Every piece of consumer protection that safeguards individuals under current EU law will be enshrined in new UK law post-Brexit, both major parties have promised.
The pledge from Prime Minister Theresa May and Labour leader Jeremy Corbyn comes as the leaders of six of the seven main political parties took part in MSE's 2017 Leaders' Debate ahead of the general election on Thursday 8 June.
The Scottish National Party, Liberal Democrats, Plaid Cymru and Green Party also responded to MoneySavers' questions on everything from pensions to tax and student finance to energy prices. UKIP leader Paul Nuttall had agreed to take part in the debate but did not meet the deadline.
'Current EU consumer protection will be preserved'
In a bid to reassure voters that robust consumer rights built up by European ruling won't be lost when the UK leaves the EU, the Conservative and Labour leaders pledged no existing protection would be lost or watered down.
Prime Minister Theresa May said: "Current EU law on consumer protection will be preserved in domestic law, giving consumers clarity in their domestic rights and obligations."
And Labour leader Jeremy Corbyn wrote that his party was "determined to enshrine all EU-derived consumer rights laws into UK legislation" and a new bill would ensure "no detrimental change" to consumer rights.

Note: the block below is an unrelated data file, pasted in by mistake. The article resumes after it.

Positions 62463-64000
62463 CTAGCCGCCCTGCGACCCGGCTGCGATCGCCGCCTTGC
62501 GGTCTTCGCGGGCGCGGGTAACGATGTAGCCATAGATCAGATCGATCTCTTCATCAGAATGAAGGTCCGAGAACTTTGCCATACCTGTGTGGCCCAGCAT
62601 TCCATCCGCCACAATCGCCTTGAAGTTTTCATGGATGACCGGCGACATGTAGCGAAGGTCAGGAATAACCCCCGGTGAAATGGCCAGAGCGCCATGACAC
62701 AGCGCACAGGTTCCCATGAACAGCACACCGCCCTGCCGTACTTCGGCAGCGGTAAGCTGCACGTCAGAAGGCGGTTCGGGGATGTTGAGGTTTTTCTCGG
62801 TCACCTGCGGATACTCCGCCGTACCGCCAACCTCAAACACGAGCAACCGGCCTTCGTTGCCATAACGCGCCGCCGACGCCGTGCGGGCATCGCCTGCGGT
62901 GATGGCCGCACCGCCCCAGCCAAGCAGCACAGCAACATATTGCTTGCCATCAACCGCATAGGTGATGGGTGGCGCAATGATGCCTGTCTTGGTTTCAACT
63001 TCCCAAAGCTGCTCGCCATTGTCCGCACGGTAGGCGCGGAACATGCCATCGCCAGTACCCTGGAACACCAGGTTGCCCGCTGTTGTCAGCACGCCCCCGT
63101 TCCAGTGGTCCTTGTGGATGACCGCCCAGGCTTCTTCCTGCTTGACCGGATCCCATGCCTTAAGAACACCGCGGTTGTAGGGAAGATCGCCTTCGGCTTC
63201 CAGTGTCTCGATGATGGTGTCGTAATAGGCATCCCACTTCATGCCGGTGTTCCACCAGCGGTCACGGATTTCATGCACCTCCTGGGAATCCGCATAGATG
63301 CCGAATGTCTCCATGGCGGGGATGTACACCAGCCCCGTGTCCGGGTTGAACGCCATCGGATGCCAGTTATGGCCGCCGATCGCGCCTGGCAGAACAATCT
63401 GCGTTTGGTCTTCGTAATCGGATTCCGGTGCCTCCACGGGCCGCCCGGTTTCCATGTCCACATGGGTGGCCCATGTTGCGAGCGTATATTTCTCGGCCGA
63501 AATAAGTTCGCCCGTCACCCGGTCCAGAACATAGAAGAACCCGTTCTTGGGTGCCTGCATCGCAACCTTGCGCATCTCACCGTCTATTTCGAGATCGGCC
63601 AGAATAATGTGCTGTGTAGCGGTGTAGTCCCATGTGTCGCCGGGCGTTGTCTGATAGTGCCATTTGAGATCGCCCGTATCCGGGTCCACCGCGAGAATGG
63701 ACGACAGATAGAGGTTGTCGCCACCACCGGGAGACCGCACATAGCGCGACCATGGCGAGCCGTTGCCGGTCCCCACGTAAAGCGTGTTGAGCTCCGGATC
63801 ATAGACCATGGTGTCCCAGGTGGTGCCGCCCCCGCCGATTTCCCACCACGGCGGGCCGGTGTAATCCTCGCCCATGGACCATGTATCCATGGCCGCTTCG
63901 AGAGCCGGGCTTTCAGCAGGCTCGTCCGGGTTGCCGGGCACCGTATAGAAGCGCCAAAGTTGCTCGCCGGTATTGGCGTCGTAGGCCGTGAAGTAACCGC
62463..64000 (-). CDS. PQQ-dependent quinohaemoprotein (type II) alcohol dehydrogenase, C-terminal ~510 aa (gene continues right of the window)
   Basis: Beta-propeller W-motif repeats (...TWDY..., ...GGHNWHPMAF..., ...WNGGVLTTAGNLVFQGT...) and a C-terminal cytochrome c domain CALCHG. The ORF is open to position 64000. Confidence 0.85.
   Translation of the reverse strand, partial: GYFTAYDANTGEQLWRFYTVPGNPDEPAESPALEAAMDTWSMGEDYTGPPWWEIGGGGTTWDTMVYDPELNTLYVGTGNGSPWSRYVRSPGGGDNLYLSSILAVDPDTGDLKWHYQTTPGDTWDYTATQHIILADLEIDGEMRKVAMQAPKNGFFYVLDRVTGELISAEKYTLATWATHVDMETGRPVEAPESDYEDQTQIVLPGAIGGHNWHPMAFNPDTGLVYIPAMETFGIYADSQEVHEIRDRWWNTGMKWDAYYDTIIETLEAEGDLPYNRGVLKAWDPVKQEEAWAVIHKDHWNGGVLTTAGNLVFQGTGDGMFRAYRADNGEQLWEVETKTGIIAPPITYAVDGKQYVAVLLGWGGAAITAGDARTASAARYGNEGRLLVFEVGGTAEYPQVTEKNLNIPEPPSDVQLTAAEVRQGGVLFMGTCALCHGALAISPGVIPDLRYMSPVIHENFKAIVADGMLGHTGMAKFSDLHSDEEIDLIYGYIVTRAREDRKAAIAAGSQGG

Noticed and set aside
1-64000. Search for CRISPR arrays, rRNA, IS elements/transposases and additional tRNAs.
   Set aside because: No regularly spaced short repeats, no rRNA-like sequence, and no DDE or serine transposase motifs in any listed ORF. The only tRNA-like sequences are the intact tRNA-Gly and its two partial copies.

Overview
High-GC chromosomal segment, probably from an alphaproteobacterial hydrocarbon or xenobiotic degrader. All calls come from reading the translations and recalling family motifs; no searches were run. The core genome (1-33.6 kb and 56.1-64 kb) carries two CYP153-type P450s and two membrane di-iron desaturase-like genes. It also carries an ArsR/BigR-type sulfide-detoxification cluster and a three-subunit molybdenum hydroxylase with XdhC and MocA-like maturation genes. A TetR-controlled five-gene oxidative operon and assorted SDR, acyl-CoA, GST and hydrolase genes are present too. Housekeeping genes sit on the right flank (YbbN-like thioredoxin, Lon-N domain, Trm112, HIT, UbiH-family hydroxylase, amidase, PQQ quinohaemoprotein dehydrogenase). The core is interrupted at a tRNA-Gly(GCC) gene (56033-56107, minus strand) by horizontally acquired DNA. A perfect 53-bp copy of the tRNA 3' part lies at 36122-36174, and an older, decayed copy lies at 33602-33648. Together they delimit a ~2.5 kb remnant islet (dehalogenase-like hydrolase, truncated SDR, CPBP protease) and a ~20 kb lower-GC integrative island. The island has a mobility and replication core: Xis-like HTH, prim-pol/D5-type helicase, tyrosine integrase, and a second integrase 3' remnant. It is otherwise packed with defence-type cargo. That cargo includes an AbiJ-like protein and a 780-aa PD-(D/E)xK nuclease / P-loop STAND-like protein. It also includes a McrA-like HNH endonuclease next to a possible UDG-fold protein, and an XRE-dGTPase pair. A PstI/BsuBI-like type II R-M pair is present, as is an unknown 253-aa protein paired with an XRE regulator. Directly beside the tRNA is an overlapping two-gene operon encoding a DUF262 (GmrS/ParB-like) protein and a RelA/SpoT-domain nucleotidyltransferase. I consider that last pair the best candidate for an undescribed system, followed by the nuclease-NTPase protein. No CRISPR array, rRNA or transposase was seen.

It's not clear exactly what EU consumer protection would be covered by the pledges, but EU rules currently have a big impact on everything from flight delay compensation and food labelling to mobile phone roaming and data protection.
Little new detail was unveiled by the parties as they focused on reaffirming key pledges already outlined in their manifestos.
But on housing and mortgages, Corbyn did promise his party would if elected review the rules on mortgage affordability that have prevented some borrowers from moving to cheaper deals. (See more on how MSE has campaigned on this issue in Martin's Mortgage prisoners blog.)
He said: "We will... consider removing any unnecessary rules which have led to some borrowers being stuck on expensive deals, preventing them from switching to a cheaper option." Lib Dem leader Tim Farron also pledged to review the rules.
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Key pledges from party leaders